But the other reason is, I suspect that these deep sides which funnel down into a U or V shape cause the UQ to tend to drop down on top of me, sort of like how weight causes a liquid to flow through a funnel. There also is a large overlap between the side and top edge of the UQ and the edge of the TQ. I can't prove it, but I suspect something like that is going on. And seems to me I find it easier to stay warm under a TQ in this hammock, closer to a sleeping bag. I.E., fewer drafts. Think of it this way: there is really no room for the edge of the TQ to drift left or right and get lifted up on an edge, causing a draft. Seems that way to me, at least. I could be wrong. All I know is: I have always been warm, and seem to have fewer draft issues, with no fiddle factor, in this combo. YMMV.

The gap at the side/edge tightens up a lot once the hammock is occupied. Not sure it even matters, it is tight against the hammock anywhere you might be compressing a bag or TQ. Notice how the steep sides of the hammock would tend to keep the edges of a quilt snugged up against you, even if not tucked under you:
Image
Deep down in the hammock:
Image

I will give some more of my favs in the following posts in this thread. What about you guys and gals? What is your fav cold weather hammock gear?
Last edited by BillyBob66 on Sat Jan 21, 2017 10:02 pm, edited 2 times in total.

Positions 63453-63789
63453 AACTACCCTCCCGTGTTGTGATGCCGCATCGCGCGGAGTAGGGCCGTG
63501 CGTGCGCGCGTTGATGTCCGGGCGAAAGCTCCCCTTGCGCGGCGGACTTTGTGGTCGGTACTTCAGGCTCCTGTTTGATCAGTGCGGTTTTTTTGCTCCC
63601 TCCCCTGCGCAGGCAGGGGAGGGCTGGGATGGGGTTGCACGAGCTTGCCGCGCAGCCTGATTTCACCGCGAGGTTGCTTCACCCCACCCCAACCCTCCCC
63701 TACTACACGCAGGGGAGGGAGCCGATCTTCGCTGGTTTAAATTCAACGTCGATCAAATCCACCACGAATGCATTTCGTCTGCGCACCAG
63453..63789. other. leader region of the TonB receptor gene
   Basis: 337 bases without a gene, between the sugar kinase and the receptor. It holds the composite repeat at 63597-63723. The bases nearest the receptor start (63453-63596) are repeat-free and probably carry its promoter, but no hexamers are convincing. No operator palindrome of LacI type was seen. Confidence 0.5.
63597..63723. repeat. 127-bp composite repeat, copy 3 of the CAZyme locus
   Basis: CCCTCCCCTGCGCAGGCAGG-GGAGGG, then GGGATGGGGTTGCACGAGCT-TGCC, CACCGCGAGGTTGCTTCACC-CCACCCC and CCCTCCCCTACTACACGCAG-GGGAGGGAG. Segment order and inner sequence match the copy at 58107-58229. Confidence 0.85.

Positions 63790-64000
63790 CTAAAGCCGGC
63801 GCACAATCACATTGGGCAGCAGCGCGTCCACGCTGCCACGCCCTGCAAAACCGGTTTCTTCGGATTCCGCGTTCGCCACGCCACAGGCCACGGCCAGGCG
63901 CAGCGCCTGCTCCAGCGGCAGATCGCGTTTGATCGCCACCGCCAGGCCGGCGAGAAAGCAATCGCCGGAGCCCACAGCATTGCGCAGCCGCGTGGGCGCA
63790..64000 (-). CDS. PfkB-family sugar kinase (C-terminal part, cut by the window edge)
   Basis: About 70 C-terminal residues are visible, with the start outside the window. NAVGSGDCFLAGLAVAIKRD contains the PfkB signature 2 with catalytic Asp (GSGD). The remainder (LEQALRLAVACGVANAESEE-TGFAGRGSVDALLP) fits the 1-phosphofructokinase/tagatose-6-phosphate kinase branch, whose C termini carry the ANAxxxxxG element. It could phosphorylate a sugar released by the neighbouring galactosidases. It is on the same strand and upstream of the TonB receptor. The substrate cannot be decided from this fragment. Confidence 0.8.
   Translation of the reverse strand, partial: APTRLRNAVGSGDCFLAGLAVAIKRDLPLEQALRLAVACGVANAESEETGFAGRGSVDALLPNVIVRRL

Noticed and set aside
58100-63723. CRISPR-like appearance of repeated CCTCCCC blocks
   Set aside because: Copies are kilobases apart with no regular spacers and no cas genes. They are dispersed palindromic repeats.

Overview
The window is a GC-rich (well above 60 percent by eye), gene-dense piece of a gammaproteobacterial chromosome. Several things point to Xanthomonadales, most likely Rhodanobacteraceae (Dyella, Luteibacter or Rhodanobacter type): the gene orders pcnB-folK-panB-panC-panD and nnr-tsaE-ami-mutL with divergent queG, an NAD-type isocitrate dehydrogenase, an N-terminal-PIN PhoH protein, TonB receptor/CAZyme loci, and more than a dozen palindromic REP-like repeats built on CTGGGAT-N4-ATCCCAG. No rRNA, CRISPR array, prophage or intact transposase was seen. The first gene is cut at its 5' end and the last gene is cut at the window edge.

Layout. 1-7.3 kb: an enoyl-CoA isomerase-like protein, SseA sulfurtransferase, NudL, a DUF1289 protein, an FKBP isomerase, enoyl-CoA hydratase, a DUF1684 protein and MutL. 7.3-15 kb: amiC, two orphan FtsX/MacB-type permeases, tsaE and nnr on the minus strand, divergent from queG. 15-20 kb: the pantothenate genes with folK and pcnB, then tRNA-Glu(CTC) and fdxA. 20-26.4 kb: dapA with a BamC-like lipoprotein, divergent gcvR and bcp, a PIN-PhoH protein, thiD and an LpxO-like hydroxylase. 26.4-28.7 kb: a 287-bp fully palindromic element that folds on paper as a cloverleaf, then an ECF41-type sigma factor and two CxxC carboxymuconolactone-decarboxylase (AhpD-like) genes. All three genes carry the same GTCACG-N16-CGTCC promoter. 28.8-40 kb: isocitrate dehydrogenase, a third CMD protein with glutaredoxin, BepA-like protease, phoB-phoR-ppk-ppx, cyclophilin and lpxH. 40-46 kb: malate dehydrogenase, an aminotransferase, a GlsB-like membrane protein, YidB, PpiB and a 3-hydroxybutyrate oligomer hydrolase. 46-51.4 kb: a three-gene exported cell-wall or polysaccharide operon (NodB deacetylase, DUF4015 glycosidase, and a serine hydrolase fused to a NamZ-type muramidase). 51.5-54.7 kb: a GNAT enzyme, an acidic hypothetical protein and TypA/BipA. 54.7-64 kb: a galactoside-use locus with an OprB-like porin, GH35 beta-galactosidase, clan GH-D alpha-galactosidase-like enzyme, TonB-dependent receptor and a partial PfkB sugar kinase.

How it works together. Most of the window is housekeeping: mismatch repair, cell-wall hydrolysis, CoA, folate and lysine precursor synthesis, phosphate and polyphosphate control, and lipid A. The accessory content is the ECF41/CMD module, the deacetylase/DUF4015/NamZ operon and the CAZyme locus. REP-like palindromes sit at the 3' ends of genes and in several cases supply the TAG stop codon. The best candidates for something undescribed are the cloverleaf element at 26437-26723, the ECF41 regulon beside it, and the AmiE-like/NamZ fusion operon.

Rom8:21the creation itself also will be set free from its slavery to corruption23..but..we ourselves, having the first fruits of the Spirit.. groan within ourselves, waiting eagerly for our adoption as sons, the redemption of our body

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BillyBob66
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Insulation: HHSS,P.Pod,MWUQ,Yeti

Re: Despite the endless summer, fav under insulation?

#2

Post by BillyBob66 » Sat Jan 21, 2017 2:38 pm

I forgot one last possible advantage to the above system, as well as a PeaPod: elastics play no role in keeping the proper tension of the UQ against your back. Over the years, as I have read threads from folks struggling with the learning curve of how to get X UQ to keep them warm, one suspect that has come up a few times is elastic shock cord losing strength when the temps really plummet, allowing an UQ to sag away from the hammock before dawn. I do not recall if those who worried about this decided that that simply caused an inconvenience of having to tighten up the suspension in the middle of the night. I do not know if this is actually a potential problem, but if it is the above set up will not suffer from it, just as the Speer Peapod does not.